While the University expands its recruitment of students in Asia as a revenue-seeking strategy, the Tree of Heaven is, shall we say, pursued less vigorously. Search “A. altissima” and you get seven results, only two of which pertain to the tree. One is the tree inventory spreadsheet that led us to Founders College in the first place. Main Page [slash] EcoData [at] York [slash] Tree Species. Line after line, name after name arrivals and invaders. Tree of Heaven is one resident of York that is most certainly not invited, but is, at most, tolerated. As Wilson put it, they probably just “made their way here,” doubtless aided along by the strong wind of institutional ambivalence. In a recent York University Keele Campus tree census, the Tree of Heaven is not even mentioned as an inventoried species (Keele Campus Tree Inventory, 2015).
When we look for Tree of Heaven, what are we looking for? What are we naming when we invoke the heavens to find it? Are we looking for the industrious species, brought not only by white Europeans to botanical gardens aimed at exploiting and classifying the “resources” of colonized lands and people, but also by Chinese labourers who built transcontinental railroads in the so-called new world of America, including in Canada? Following the Chinese Immigration Act of 1885, all people arriving from China were charged a racist “head tax,” meant to discourage migration following the construction of the Canada Pacific Railway, during which at least one thousand labourers died. An official apology came some 121 years later in the form of a speech to Parliament in which Prime Minister Stephen Harper (2006) noted that, “…from the moment that the railway was completed, Canada turned its back on these men.”
Or are we looking for the present generation of Chinese students who come from the land of the Tree of Heaven, and whose high differential tuition fees are great sources of revenue for Canadian universities? Here we cannot forget that, in a show of their intentions, the University even went so far as to describe an $825 fee imposed on international master’s students as a “head tax” (Rollman 2014; “Media Advisory – Close the Gap”). Clearly, the university is seeking ways to close its financial gaps, of helping it become a profitable business. For this, international students have a specific and prescribed role to play in filling out the aesthetic, financial, and institutional quotas established by the University’s neoliberal, not to mention racist and neo-colonial, agenda.
But what happens if students––or if Trees of Heaven––don’t behave the way they “should”? Stay where they are placed? Grow according to restrictive standards? Accept the ever present discourse of limited resources? Put their heads down to work and turn the other way when the University censors speech, increases racial profiling and police presence on campus, or continues to create divisions and hierarchies among students? What if they become “unruly”? In 2015, for example, when the University tried to increase International Tuition Fees by 50%, a move that was hotly contested, a labour strike by the University’s Teaching Assistant and part-time instructors, represented by the Canadian Union of Public Employees, Local 3903, reversed the decision. The University is now shirking its obligation and waging a protracted legal battle to fight the return tuition fees to lower levels.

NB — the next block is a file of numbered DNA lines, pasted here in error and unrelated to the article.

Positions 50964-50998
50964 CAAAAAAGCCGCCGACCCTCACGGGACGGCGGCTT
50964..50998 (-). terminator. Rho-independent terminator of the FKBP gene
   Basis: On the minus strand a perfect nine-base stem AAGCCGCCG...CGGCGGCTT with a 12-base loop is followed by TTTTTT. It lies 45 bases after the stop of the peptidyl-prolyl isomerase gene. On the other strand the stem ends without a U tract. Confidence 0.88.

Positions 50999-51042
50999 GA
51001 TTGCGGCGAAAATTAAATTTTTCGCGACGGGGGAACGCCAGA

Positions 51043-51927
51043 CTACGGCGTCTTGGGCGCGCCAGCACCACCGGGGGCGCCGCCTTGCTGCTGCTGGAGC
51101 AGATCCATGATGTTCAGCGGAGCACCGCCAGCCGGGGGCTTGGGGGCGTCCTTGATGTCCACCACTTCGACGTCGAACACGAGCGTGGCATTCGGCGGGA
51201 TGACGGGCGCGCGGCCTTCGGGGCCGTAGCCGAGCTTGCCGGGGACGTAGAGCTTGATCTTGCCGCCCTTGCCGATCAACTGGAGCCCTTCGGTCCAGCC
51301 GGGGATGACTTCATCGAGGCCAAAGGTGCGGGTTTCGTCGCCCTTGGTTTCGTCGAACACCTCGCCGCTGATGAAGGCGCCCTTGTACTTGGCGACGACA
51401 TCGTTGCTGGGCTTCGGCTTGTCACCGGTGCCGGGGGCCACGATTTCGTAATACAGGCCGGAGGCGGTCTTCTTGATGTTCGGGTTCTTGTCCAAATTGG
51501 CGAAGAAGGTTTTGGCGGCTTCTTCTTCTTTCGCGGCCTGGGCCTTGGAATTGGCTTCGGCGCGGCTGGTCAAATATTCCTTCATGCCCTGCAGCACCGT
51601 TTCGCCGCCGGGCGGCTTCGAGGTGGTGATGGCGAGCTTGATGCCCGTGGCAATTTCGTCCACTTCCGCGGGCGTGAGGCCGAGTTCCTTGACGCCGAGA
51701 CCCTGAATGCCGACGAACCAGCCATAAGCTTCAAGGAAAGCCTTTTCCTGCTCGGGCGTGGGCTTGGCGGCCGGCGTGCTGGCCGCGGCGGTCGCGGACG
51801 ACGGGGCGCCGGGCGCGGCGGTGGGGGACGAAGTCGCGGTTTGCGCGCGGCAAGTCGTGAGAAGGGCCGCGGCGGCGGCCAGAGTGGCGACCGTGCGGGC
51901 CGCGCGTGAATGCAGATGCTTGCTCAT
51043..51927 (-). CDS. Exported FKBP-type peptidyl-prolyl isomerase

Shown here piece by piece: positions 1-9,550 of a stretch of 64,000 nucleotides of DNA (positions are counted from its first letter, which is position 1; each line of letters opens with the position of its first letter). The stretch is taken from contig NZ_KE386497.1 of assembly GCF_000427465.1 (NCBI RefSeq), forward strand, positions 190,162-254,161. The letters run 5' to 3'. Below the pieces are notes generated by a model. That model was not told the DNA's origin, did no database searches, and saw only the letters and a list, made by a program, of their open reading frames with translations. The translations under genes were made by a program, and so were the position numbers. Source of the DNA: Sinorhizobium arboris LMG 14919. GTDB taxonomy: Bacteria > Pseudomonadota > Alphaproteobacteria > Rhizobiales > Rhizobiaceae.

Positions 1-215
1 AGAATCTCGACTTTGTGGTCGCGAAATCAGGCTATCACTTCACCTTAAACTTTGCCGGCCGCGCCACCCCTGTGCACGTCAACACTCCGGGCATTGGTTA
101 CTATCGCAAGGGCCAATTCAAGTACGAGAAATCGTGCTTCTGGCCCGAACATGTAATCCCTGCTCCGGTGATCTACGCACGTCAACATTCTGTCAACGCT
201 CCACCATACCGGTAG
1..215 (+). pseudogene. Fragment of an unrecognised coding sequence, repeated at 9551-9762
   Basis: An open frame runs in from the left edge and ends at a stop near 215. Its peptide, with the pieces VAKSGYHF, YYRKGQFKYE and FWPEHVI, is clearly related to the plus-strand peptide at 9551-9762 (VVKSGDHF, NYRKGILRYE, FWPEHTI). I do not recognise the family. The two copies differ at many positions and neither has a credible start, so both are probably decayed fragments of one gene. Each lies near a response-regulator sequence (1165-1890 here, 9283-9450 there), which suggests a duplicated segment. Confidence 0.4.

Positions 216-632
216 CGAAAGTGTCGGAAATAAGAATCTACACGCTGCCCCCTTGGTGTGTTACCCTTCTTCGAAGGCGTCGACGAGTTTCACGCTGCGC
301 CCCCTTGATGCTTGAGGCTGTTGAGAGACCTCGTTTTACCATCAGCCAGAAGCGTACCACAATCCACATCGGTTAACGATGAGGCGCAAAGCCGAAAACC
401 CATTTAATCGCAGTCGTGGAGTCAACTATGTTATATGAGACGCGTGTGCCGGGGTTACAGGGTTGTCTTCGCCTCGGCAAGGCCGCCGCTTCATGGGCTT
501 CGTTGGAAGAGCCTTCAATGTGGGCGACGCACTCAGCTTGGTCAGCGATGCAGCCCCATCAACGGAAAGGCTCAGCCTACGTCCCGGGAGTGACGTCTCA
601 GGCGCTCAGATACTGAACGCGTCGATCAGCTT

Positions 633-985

And as for the Tree of Heaven? After having been extracted from site at the breezeway between Founders and Vanier Colleges a few months ago, a few sproutlings are now precariously re-establishing themselves in the very same place and elsewhere.
Will it survive, maybe even thrive, in the cracks and crevices that it manages to carve out for itself? Can you keep your senses tuned to the tree’s presence or absence? What does it ask us to consider when we listen very carefully?
How did I arrive here?
How did I come to be here?
Am I an invader?
What makes me welcome?
Am I desirable for this ecology?
Why or why not?
Can I ever be naturalized?
Can I survive?
Can I thrive?
On whose terms?
Whose heaven is this?
“A Boring Story: York University Experts Are Waging a War on an Invasive Exotic.” YorkU: The Magazine of York University. Fall 2014: 8–9.
Harper, Stephen. 2006, June 22. “Address by the Prime Minister on The Chinese Head Tax Redress.” Office of the Prime Minister of Canada. < http://www.pm.gc.ca/eng/news/2006/06/22/address-prime-minister-chinese-head-tax-redress >
Jones, Owain, and Paul J Cloke. 2002. Tree Cultures: the Place of Trees and Trees in Their Place. Oxford, UK: Berg Publishers.
Keele Campus Inventory. 2015. Accessed 26 July at http://www.arcgis.com/home/webmap/viewer.html?webmap=5a443fd0617248be8113c5f3166ad1c4&extent=-79.5197,43.7672,-79.488,43.7802
Marder, Michael. 2013. Plant–Thinking: A Philosophy of Vegetal Life. New York City, NY: Columbia University Press.
“Media Advisory – Close the Gap! Students Outraged as York University Further Exploits International Students.” CNW. April 24, 2014. < http://www.newswire.ca/en/story/1343917/media-advisory-close-the-gap-students-outraged-as-york-university-further-exploits-international-students>
“New York Voices: Joel Sternfeld.” YouTube Video. 6:03. Posted by Friends of the High Line, March 4, 2009. < https://www.youtube.com/watch?v=lNzr7g8FQgk>
“YUELI celebrates 20 years of excellence.” yFile. October 28, 2005. < http://yfile.news.yorku.ca/2005/10/28/yueli-celebrates-20-years-of-excellence/>
Hu, Shiu Ying. 1979. “Ailanthus.” Arnoldia 39(2): 29–50.
Rollman, Hans. 2014, April 30. “York University needs to call off its war on international students.” Rabble.ca. < http://rabble.ca/blogs/bloggers/views-expressed/2014/04/york-university-needs-to-call-its-war-on-international-studen>
Sandilands, Catriona. 2013. “Dog Stranglers in the Park?: National and Vegetal Politics in Ontario’s Rouge Valley.” Journal of Canadian Studies 47(3): 93–122.
Tancock, Martha. 2011, May 2. “A tree is planted for Qian Liu.” yFile. < http://yfile.news.yorku.ca/2011/05/02/a-tree-is-planted-for-qian-liu/